Dennis Kelly has worked eight years as one of the starters at Austin Country Club.  If he is working the morning shift, he arrives at 6:00 a.m. and assists with making the push carts ready for the players.  Next he tours the course to insure that the water dispensers and fresh apples are stocked on the course.

Then he reviews the tee sheet to see how busy the day will be and what tee times are open.  The word tee sheet is dated because there is no physical tee sheet.  It is all done on a computer, so the starter’s laptop and a hand held radio are essential tools in his job.  He uses these to communicate with the pro shop and the employees managing the practice range to stay informed about the ever changing situation around the first tee.  All of this is coordinated effort to insure that play proceeds smoothly.

If you have played much golf, whether on public or private courses, you know that the starter coordinates who has access to the course.  That task can be somewhat difficult at times.  Players want to play and sometimes they don’t make a tee time or they are practicing and decide to try and play a few holes on the spur of the moment.  The starter manages these requests as diplomatically as possible.  Most of the time it all works out but it does require some judgement and finesse, particularly  at high end country clubs.

left to right, Mike Allen, Tom Kite, Troy Matteson, Jay Reynolds

left to right, Mike Allen, Tom Kite, Troy Matteson, Jay Reynolds

One interesting aspect of the starter’s job is talking to the players and watching their first tee shot.  He gets to see a wide variety of players including some famous golfers and some celebrities that play golf.  Last week Tom Kite, Troy Matteson played the course as well as Kevin Na.  You never know who might show up.

The starter also coordinates with the golf shop and the greens superintendent to provide any information about the course  the player needs to be aware of during their round.  Often times there are restrictions on where players may drive carts and the starter reviews this information with the players.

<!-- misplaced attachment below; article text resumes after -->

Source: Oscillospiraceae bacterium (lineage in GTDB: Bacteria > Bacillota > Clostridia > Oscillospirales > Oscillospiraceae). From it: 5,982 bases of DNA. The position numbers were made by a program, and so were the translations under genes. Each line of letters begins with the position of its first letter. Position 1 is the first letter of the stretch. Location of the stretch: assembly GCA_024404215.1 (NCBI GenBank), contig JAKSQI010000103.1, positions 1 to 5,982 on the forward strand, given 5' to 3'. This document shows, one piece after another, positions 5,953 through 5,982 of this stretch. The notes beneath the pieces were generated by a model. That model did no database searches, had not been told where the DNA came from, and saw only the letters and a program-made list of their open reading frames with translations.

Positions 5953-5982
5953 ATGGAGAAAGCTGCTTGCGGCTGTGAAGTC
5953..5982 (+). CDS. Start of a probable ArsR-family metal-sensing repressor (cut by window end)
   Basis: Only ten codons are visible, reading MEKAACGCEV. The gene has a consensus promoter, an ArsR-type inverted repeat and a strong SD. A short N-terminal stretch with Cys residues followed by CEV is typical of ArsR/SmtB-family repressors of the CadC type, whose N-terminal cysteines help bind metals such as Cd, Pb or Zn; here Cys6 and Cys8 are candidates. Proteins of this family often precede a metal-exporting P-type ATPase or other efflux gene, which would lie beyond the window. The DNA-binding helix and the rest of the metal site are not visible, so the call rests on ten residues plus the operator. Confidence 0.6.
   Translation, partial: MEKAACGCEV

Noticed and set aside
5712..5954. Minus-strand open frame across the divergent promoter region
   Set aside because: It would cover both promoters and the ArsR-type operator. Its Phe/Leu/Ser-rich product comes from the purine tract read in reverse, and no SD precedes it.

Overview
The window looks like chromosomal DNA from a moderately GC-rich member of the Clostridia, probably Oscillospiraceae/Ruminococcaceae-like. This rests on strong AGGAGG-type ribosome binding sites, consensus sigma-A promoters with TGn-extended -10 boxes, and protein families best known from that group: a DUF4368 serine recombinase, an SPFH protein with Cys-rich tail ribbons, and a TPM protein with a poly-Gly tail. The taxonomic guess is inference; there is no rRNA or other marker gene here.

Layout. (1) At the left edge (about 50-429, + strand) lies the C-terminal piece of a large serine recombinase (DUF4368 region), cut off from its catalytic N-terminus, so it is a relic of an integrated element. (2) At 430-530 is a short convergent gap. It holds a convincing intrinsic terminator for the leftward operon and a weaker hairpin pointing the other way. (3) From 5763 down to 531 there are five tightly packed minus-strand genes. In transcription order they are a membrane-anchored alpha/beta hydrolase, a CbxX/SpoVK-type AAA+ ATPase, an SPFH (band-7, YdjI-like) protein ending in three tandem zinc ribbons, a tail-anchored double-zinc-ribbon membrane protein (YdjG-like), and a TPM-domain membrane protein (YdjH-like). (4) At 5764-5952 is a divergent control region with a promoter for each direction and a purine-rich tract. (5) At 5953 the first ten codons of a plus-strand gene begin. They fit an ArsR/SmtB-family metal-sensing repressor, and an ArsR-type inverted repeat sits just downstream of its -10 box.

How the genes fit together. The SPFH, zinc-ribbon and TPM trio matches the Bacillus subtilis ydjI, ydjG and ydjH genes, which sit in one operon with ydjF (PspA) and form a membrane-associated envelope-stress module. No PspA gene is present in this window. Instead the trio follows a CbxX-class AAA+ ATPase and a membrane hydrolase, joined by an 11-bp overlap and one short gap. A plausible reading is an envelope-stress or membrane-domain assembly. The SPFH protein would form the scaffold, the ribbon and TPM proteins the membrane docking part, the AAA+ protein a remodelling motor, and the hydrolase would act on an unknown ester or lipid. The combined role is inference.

Another duty of the starter is to insure that the players are accurately charged for green fees and cart fees.  The first tee is where this is managed at Austin Country Club.  So accurate accounting becomes part of the starter’s duty at ACC.

According to Dennis, the best part of the job is talking to the members and learning about their interests, their families and just being part of the pre-round chatter on the putting green.   His least favorite part is getting up early and being cold when the weather is not good.

Dennis Kelly (left) with ACC Member Chuck Munson

Dennis Kelly (left) with ACC Member Chuck Munson

Dennis is a well known figure at ACC and the members have confidence that he will do his best to work them into the tee sheet if possible.  It all seems to work out.   He has some playing privileges and occasionally plays with a group of members.

He started playing golf with his dad at age 10 in Windom Country Club in Windom Minnesota.  It was a nine hole course with small greens.  The Toro Company used the course to test their lawn movers in exchange for installing a sprinkler system so the course was in good shape with heavy rough.  That is where his love for the game got started.

He spent two years in college then spent four years in the Air Force as a microwave technician.  Next was an eight year stint in the secret service in Washington D.C. as part of the technical security division.  He was assigned to a detail that protected the physical plant for the president.  They made sure that the areas the president spent time were  secure.

After the Secret Service, Dennis worked 27 years for the F.B.I. as a telecommunications manager in Minnesota and San Antonio, Texas.  He was responsible for maintaining radio communications and computer networks.  Then he retired.

Dennis said it did not take him long to figure out that he needed something to do.  He reasoned that since he loved golf he should find something golf related and he applied to be a starter at Austin Country Club.  It turned out Human Resources Director for Austin Country Club had previously been with the FBI so there was a connection of trust.  He was hired.   It worked out well for everyone.

 

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The Rich History and Uncertain Future of Muny